But I Digress

Blog calendar: Feb. 19
| Feb. 14
| Feb. 12
| Feb. 11
| Feb. 9
| Feb. 2
| Jan. 27

posted Feb. 19

Cat food key to put toads Down Under

Any of you who've ever fed a kitty know most cat foods can be rather nasty smelling, but who knew it could be key to killing toads.

In the land Down Under, scientists have found that a few tablespoons of the stuff will help in the battle with the infamous cane toad, an invasive species so prolific and reviled they've had organized hunts (See Toad Day Out), and some Australians want to put a bounty on their little warty heads.

Oh, the cat food isn't poison to the amphibians, it's put down near ponds where the baby toads emerge. According to this report from Sydney, the canned mix draws in fierce Australian meat ants.

Apparently it's an ant-eat-toad world. Hey, it's better than other ineffective methods like cricket bats, golf clubs and carbon dioxide.

Still kinda gruesome, but the cane toads, which emit poison that can even kill a hungry croc, are more hated by Aussies than sharks.

And the tactic is effective. The report said within two minutes of putting out the canned cat food, almost all the baby toads in the area were under an ant seize.

Crikey! That's some Fancy Feast.

posted Feb. 14

Bass Pro Shops car takes Daytona 500

If only they had one of those fan giveaway deals. You know, like when your team scores six runs you get a free drink or taco the next day at the sponsor's store.

Bass Pro Shops could have offered a hat, a shirt or a lure if Jamie McMurray took the checkered flag in the Daytona 500. He did, outdueling Dale Earnhardt Jr., on the final lap of a thrilling race plagued with stoppages.

But with millions of NASCAR fans who are also fishing afficionados, Bass Pro Shops owner Johnny Morris might have had a bittersweet day Monday as the 50-plus stores would have been inundated for freebies.

Eh, it was just an idea, but maybe they'd also buy that new rod. Or reel. Eh, it might have been a good idea.

Bass Pro Shops will get some mileage out of McMurray winning the sports pinnacle event, anyway. It is known as The Great American Race. Just like fishing is the great American pastime.

McMurray, who is from Joplin, Mo., not far from Bass Pro Shops headquarters in Springfield, loves both bassin' and racing. He lost his ride last year and says he felt fortunate that Morris took a chance by sponsoring him.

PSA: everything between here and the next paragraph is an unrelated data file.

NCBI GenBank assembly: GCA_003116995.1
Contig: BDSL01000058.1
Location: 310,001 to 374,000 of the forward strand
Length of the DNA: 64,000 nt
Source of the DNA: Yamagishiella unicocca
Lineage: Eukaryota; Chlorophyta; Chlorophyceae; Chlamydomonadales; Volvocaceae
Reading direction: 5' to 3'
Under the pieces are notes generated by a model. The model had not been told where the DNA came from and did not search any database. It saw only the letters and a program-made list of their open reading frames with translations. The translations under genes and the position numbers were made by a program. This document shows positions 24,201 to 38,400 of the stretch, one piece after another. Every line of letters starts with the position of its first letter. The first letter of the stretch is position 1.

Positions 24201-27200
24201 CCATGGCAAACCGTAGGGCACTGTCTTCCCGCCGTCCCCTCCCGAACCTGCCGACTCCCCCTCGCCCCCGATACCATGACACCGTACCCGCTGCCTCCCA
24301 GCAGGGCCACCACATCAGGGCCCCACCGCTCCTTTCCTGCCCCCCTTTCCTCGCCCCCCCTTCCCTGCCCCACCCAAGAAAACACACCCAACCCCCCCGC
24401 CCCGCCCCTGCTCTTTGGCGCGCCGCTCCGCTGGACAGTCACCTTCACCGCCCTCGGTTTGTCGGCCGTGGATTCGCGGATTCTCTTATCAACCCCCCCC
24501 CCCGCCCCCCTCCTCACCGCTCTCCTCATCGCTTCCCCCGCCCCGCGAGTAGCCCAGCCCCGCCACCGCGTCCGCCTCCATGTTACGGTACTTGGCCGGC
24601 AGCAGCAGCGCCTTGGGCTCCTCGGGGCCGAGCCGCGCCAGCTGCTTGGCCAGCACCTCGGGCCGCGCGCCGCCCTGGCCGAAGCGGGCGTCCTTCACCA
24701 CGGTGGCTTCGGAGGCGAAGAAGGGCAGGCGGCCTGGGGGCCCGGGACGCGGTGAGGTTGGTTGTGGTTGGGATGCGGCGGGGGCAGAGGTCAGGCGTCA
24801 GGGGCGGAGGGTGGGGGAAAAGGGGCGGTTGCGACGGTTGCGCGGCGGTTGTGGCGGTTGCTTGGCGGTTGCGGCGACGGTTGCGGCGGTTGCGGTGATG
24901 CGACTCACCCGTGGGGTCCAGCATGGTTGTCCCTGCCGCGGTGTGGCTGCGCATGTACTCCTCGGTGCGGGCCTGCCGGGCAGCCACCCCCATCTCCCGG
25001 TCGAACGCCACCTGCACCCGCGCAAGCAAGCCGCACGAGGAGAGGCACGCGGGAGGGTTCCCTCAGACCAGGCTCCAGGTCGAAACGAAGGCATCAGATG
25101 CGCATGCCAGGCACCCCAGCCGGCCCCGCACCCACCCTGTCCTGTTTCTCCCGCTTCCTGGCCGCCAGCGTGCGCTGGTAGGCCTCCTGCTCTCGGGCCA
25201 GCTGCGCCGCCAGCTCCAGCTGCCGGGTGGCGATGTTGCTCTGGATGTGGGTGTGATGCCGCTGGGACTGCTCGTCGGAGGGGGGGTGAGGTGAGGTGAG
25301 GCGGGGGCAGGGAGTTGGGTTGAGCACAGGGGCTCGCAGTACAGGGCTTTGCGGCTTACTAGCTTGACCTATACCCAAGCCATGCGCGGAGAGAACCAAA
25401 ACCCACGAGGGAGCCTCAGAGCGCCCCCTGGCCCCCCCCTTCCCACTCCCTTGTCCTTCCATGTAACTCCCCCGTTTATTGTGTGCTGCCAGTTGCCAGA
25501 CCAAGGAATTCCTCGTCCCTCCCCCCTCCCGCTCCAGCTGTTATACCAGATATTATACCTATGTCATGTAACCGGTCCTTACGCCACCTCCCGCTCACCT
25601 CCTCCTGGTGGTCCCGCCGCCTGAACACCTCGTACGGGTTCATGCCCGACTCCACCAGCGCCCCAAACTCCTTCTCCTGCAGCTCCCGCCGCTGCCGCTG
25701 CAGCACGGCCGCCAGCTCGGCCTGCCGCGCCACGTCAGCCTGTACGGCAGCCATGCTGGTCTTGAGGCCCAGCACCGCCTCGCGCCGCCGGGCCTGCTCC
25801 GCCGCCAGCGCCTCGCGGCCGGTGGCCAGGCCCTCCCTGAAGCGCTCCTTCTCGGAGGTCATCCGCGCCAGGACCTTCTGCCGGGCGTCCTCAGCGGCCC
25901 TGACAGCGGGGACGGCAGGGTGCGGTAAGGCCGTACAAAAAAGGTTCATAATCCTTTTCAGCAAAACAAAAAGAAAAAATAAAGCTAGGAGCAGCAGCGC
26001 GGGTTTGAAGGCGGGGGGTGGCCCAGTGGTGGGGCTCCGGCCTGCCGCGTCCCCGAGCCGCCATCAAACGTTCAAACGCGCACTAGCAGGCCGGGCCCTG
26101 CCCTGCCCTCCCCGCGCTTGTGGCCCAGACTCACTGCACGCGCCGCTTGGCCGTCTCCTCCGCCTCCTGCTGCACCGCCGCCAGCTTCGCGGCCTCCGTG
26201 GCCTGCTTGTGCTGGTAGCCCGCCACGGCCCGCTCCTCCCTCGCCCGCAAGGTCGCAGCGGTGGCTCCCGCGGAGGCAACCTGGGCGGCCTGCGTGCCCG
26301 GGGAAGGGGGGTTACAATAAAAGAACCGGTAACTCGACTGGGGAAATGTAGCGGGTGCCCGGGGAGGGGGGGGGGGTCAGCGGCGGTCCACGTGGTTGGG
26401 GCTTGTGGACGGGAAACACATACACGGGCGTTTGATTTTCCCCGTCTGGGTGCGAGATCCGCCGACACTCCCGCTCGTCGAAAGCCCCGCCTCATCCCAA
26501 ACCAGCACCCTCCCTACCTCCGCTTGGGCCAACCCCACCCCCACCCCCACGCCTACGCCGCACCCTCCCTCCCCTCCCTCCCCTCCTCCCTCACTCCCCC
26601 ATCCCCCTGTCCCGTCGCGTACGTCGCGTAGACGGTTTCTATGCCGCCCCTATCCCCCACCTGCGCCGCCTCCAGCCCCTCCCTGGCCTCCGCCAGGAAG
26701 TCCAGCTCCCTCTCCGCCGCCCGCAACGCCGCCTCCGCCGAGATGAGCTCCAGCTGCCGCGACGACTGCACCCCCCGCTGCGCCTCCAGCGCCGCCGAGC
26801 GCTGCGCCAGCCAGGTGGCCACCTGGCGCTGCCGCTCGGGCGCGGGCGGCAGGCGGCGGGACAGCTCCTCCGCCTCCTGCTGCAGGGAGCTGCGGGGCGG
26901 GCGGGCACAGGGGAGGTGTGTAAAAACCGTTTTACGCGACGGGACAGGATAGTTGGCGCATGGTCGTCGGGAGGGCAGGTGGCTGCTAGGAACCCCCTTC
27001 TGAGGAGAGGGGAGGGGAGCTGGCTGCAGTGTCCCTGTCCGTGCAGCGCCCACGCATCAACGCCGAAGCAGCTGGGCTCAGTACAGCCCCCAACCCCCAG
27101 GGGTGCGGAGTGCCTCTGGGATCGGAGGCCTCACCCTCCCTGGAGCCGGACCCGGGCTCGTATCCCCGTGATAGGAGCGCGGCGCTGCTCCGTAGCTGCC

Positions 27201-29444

"It's unreal," McMurray said in an Associated Press story. "You know, to be where I was last year and for Johnny Morris and Chip and Felix. What a way to pay them back. It's just very emotional."

Read the rest of the story from the Associated Press, and read James Hall's recent story on Bassmaster.com.

posted Feb. 12

Bear shows why bigfoot thought possible

No, it is not some guy in a bear suit.

That's what somebody thought when my cry of "Come look at this!" was excitedly said in the office.

"That's crazy!" was one comment. Another was, "Maybe it learned how to do that because it doesn't have a front leg."

Yes, a three-legged bear was videotaped — and we think in the wild and not a released circus bear because a cub was with it — getting up on its hind legs and walking like a human.

The first scene shows it walking upright behind a couple of trees, and the site says maybe that's why some people believe in bigfoot.

But further on, the bear is out in the open on an dirt road just rambling, albeit kinda funny like, on its back legs.

You gotta feel sorry for the black bear that probably lost its right front foot to a trap.

Anyway, the feat is amazing and you can watch it here on Raonokeoutside.

Bobcat culled out after one strike

O'er the land of the free, and the home of the brave!

Play ball.

Scott Bassett hit the game-winner outside his home in Montgomery, Mass. — pop. 654, sal-ute! — a real walkoff swing in a night game against the Bobcats.

And he did it without much warmup. His wife, Kelly had just woken him after a wildcat slammed into their window around midnight. She dialed 911. Scott, being a man and former ballplayer, headed out of doors, armed with a softball bat.

The bobcat had run around the bases in their yard several times, drawing first blood by ripping up things like the family dog's bed, a trash can and car tires.

It was finally Scott's turn at the plate when the bobcat stared him down from the mound, got the sign and wound up. The cat launched itself at Scott like a fastball. The old ballplayer took his stance and unfurled a swing for the fences.

Crack. (Imagine the sound).

Home run!

Game over.

Medical personnel later declared the 33-pound bobcat was rapid. Scott's rather fortunate he didn't whiff.

Nice hit, Scott.

For the final score, read Frank Sousa's article in Masslive.com

Texas bowhunters getting nasty on hogs

Feral hogs have long been a problem in Texas, but folks like the Blue Collar Bowhunters are trying to do a little something about it.

They just began their second bowhunting tournament, the Texas Big Nasty Hog Contest, but their mission isn't necessarily to combat the overpopulation. With about 50 teams registered so far and hopes of more with some media play, organizer Jeremy Sickles realizes knocking back their numbers is a tall order.

"If you go out and shoot 10 of them, you might feel good, but you didn't do nothing," Sickles said. "Not even a dent in the population."

Wild hogs do $52 million in agricultural damage each year in Texas, causing landowners to spend $7 million annually for control, but that's an uphill battle with an estimated 2 million wild hogs in the state.